Topics in Multivariable and Vector Calculus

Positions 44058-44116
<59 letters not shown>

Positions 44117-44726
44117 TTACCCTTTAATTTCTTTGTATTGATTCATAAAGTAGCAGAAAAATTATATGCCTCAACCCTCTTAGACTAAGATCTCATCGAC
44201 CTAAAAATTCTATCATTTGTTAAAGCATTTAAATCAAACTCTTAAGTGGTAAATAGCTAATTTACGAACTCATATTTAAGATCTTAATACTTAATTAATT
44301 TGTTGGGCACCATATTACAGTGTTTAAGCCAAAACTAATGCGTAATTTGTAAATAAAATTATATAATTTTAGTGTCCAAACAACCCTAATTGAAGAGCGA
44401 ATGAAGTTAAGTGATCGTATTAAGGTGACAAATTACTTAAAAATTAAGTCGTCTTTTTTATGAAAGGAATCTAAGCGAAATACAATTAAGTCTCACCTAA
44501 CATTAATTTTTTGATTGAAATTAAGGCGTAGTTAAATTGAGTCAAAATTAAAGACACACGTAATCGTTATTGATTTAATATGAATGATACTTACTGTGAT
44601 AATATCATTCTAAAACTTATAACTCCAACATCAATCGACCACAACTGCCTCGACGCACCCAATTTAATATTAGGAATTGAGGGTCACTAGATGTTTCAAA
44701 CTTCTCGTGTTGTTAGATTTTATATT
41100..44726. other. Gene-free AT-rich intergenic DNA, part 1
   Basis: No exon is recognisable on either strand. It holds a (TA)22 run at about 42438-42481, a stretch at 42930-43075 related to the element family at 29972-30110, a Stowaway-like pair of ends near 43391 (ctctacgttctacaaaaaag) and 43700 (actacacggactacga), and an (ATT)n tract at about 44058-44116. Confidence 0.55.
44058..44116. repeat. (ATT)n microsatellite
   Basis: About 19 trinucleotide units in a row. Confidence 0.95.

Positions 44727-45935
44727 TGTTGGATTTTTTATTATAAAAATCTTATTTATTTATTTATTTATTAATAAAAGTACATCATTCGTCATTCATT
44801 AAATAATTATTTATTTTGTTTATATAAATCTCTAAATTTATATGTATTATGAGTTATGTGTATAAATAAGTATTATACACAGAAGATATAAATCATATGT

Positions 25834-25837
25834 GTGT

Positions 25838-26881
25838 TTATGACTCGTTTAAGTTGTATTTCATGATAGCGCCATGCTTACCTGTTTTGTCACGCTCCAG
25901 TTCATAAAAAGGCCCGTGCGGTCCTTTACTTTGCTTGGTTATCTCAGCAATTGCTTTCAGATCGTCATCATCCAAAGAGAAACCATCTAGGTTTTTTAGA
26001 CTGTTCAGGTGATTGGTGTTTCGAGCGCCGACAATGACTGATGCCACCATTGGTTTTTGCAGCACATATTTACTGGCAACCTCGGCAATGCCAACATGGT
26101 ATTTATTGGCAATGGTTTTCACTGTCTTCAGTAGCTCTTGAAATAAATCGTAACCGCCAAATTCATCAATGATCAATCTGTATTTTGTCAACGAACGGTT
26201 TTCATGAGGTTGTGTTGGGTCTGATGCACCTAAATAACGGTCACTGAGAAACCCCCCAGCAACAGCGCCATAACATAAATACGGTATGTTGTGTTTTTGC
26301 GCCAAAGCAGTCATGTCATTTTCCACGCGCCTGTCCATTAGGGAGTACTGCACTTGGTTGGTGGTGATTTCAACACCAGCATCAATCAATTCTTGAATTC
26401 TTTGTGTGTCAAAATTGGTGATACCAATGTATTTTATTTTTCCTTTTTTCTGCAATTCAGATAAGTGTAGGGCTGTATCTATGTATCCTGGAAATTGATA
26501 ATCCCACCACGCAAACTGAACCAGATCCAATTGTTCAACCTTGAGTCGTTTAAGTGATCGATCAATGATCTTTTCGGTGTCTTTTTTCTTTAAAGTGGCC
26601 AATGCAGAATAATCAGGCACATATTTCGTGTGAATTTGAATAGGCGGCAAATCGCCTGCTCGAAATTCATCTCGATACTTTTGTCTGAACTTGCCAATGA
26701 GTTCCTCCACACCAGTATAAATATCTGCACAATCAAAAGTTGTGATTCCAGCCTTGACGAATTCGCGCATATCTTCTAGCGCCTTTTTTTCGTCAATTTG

Compared to the familiar single-variable territory of Calculus I and II, multivariable calculus is a foreign land. Imagine, if you will, that instead of a function taking a single input and producing a single output, we either use one input and get multiple outputs (vector functions) or use several inputs and get one output (multivariable functions). And yes, there are even functions that have several inputs and multiple outputs! In this new realm, we will investigate lines and planes, curves and surfaces, and multidimensional generalizations of these objects, with a focus on those functions that can be visualized in three dimensions. For both vector and multivariable functions, we will address the basic questions of calculus: How do we measure rates of change? How do we find areas and volumes? How can we interpret derivatives and integrals both geometrically and for practical purposes? Fascinatingly, each of these questions has more than one answer. We will examine gradients and directional derivatives, maxima and minima and saddle points, double and triple integrals, integrals taken along curves, and more—as time permits. This seminar is essential for students intending to pursue  engineering, physics, mathematics, graduate study in economics, or rocket science and is recommended for students pursuing chemistry or computer science. Prerequisites: Calculus I and Calculus II.